"Sea Urchin" Is Enacted At Park Studio
On Saturday the last scenes of the "Sea Urchin," the new Santa Cruz movie players' first production, were enacted at the studio at Laveaga Park. The last scenes taken were the "Interiors" and consequently the last few days in photographing were spent at the studio. The exteriors, most of them, were taken along the cliffs and on the small beaches along the cliff drive.
This play, in contrast with the fault found in the previous company's productions, is entirely novel, speedy and full of action. Nearly all of the scenes are laid in a small west coast fishing village. Nan Cristy takes the title part, that of the Urchin, and with her flowing blonde locks, her coarse, but neat homespun dress, and her tanned and hardy bare face and limbs, certainly looks the part of the waif who is cast up on the rocks of a little fishing village, and has grown up among the rude customs and hardy simple life of the fisherfolk.
The part of Tom Searles, the constable and otherwise ordinary fisherman, is taken by Leon Kent, the new director. Tom Searles is about forty-five years of age, and during one of his walks along the beach picks up a babe, washed up among the rocks. He gives her the name of "Sea Urchin," raises her among the fishermen, and in the end, in his capacity of sheriff, grapples with and kills an escaped convict who had assaulted her.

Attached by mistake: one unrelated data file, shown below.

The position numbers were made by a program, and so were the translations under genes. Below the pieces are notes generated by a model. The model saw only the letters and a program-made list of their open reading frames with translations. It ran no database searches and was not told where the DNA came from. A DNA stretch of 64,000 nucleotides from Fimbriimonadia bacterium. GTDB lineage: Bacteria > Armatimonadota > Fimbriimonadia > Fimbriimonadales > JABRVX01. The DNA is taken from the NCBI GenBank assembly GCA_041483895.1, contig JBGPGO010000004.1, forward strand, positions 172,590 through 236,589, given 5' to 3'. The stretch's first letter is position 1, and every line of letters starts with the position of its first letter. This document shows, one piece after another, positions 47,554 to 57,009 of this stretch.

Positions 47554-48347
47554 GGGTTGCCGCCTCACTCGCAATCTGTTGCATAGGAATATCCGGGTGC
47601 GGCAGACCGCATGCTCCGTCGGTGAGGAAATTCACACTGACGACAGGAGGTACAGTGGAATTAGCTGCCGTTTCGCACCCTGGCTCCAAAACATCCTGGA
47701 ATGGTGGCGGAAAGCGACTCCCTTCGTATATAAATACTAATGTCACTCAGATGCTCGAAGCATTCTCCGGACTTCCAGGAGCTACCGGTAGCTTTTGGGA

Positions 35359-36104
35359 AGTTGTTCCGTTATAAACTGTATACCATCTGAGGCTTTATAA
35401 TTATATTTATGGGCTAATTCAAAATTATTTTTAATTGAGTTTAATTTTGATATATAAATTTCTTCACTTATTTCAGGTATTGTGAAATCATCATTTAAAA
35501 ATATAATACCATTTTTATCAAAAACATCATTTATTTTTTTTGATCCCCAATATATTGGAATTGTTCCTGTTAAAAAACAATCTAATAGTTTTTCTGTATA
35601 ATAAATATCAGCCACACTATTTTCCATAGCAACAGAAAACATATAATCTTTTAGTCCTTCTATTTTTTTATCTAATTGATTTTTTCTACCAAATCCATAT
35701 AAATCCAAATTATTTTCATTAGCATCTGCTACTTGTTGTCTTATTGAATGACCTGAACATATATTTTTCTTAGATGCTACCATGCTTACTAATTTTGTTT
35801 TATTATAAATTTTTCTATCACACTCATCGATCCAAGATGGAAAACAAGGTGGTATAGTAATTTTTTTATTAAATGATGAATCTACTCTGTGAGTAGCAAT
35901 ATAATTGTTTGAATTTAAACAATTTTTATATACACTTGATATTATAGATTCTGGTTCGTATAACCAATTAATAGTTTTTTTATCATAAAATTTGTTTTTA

Dick, the young nephew of Searles and boyhood lover of the Urchin, is taken and handled in a thorough manner by Jack Connoly. The way in which the young man puts his entire energy into his work is truly marvelous and commendable.
Fred Underwood takes the part of the escaped convict and assaulter of the Urchin, who in the end is killed by Searles.
At the studio on Saturday, the writer witnessed a scene in which the guardian of the Urchin (Kent) had before him the task of "getting tears". The writer has before seen this done among movie players, but Mr. Kent's way is a novel one. The services of an expert violinist were employed, and as sad, sentimental melodies floated from the violin, Kent's face could be seen to sadden, his eyes to redden, until at last tears rolled down his cheeks. The cameraman then began to unwind film and Kent's act of crying was "canned".
The films of the Sea Urchin will be taken this week to Los Angeles by F. W. Swanton, who has every possible assurance of their acceptance by Universal."